1. Do security testing earlier

Vulnerabilities cost more the longer they escape detection. Finding and closing software security bugs as early as possible in the development process is a key attribute of mature security programs, said Rick Smith, product manager for dynamic application security testing (DAST) solutions at Micro Focus Fortify group.

Application security teams should move as much security and code checking as possible into the organization's integrated development environment (IDE), as long as it does not impact productivity. However, integrating code-checking features, such as linters and static analysis security tools, can help keep developers in the practice of writing secure code and can teach secure coding concepts along the way.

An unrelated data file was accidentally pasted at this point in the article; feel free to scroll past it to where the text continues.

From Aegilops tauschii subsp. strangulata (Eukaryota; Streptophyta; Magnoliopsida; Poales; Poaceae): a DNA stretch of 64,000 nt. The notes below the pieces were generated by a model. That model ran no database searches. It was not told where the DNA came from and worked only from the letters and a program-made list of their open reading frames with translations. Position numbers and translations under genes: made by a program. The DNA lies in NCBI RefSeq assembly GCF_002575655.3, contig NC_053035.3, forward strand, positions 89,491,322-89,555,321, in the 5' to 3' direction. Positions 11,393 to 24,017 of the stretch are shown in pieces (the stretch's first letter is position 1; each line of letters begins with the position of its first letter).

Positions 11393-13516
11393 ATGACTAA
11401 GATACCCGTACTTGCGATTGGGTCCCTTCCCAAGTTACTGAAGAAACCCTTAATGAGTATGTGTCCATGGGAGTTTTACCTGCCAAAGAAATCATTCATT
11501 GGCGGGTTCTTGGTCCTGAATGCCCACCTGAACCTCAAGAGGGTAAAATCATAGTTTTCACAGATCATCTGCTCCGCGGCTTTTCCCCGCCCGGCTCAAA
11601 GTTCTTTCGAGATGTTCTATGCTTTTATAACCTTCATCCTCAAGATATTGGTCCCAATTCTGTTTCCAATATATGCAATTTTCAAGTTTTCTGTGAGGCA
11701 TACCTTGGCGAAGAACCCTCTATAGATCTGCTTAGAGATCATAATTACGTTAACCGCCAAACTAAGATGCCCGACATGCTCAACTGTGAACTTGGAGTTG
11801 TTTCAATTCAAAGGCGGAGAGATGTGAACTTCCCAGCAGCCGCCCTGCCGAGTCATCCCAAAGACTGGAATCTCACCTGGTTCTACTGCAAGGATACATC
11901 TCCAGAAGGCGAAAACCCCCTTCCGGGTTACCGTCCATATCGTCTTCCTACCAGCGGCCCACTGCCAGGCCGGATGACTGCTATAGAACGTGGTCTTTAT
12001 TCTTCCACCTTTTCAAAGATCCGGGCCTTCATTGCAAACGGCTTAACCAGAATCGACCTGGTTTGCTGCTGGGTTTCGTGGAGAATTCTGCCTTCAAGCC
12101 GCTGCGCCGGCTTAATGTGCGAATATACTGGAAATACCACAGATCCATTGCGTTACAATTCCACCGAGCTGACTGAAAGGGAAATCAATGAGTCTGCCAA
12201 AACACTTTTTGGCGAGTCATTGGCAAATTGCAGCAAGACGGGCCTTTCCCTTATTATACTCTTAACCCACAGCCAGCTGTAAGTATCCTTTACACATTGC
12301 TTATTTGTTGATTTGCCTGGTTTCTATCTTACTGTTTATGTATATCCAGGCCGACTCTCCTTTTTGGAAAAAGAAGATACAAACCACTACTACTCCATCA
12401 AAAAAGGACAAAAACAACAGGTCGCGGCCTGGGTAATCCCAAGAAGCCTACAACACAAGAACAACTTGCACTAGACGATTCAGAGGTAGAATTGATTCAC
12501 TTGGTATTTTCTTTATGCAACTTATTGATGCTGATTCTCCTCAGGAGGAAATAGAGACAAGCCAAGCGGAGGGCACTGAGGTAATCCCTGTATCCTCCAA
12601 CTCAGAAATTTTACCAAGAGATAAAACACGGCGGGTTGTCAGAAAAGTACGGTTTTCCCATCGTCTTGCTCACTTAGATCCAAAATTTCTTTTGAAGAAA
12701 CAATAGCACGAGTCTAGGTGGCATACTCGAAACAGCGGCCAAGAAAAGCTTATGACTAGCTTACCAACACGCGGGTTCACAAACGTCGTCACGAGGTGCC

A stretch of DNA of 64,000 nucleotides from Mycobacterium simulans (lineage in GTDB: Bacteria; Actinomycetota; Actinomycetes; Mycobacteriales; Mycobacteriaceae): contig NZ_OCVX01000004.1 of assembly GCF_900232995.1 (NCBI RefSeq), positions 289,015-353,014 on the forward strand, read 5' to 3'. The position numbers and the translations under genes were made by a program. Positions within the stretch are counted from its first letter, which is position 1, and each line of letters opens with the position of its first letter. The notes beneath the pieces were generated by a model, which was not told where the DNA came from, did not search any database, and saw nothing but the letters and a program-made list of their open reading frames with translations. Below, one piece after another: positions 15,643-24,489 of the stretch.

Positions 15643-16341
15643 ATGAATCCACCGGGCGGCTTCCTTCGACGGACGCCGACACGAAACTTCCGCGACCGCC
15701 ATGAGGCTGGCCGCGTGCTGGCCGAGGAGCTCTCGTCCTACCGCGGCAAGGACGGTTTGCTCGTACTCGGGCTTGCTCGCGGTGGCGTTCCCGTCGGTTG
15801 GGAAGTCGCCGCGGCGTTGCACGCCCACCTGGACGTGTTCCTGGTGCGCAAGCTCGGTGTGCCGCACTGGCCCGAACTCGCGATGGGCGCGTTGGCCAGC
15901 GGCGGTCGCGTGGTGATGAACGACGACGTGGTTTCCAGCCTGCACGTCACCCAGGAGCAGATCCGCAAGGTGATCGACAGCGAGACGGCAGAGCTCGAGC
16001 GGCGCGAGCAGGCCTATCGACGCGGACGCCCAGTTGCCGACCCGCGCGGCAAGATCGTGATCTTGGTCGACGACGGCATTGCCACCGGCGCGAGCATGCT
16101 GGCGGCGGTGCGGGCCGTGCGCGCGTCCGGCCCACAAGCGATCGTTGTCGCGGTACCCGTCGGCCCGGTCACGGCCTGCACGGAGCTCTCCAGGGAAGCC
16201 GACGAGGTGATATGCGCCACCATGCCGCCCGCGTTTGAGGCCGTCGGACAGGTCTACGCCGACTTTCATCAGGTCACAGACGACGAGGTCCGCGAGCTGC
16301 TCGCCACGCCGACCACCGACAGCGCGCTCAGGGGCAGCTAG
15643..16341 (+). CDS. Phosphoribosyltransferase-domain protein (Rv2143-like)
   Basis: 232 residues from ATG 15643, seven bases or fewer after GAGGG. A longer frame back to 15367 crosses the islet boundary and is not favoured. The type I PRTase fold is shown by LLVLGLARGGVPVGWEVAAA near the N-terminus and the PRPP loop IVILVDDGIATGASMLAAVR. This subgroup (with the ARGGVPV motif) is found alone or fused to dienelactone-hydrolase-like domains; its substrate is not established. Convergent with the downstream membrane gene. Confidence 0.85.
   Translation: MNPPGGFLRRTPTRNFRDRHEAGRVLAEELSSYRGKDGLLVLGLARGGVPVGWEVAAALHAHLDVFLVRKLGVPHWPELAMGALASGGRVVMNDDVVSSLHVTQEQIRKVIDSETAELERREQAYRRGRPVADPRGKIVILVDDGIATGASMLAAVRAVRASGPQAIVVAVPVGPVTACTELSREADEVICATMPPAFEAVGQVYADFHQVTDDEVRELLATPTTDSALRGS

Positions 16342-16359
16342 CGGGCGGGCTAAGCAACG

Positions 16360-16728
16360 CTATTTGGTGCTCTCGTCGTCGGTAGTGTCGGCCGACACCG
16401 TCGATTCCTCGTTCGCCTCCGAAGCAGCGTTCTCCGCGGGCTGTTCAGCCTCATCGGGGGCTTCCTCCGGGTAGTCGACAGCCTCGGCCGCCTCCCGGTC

However, only the simplest checks can be done during the code-editing process. Additional testing should be done at other points in the development cycle, said Smith.

"There are limits to what you can do in an IDE. If you want to do broad and deep analysis, you probably need to do it at build time."
Rick Smith

In the IDE, you can detect lighter-weight vulnerabilities.

2. Empower developers to scan for security

Netflix uses the mantras of "freedom and responsibility" and "context not control" to describe how it approaches security. The application security team should make security tools easy to use and able to run on demand, much as paved roads smooth travel for motorists and allow them to drive their car at will, wrote Astha Singhal, director of application security at Netflix, in a recent Medium post.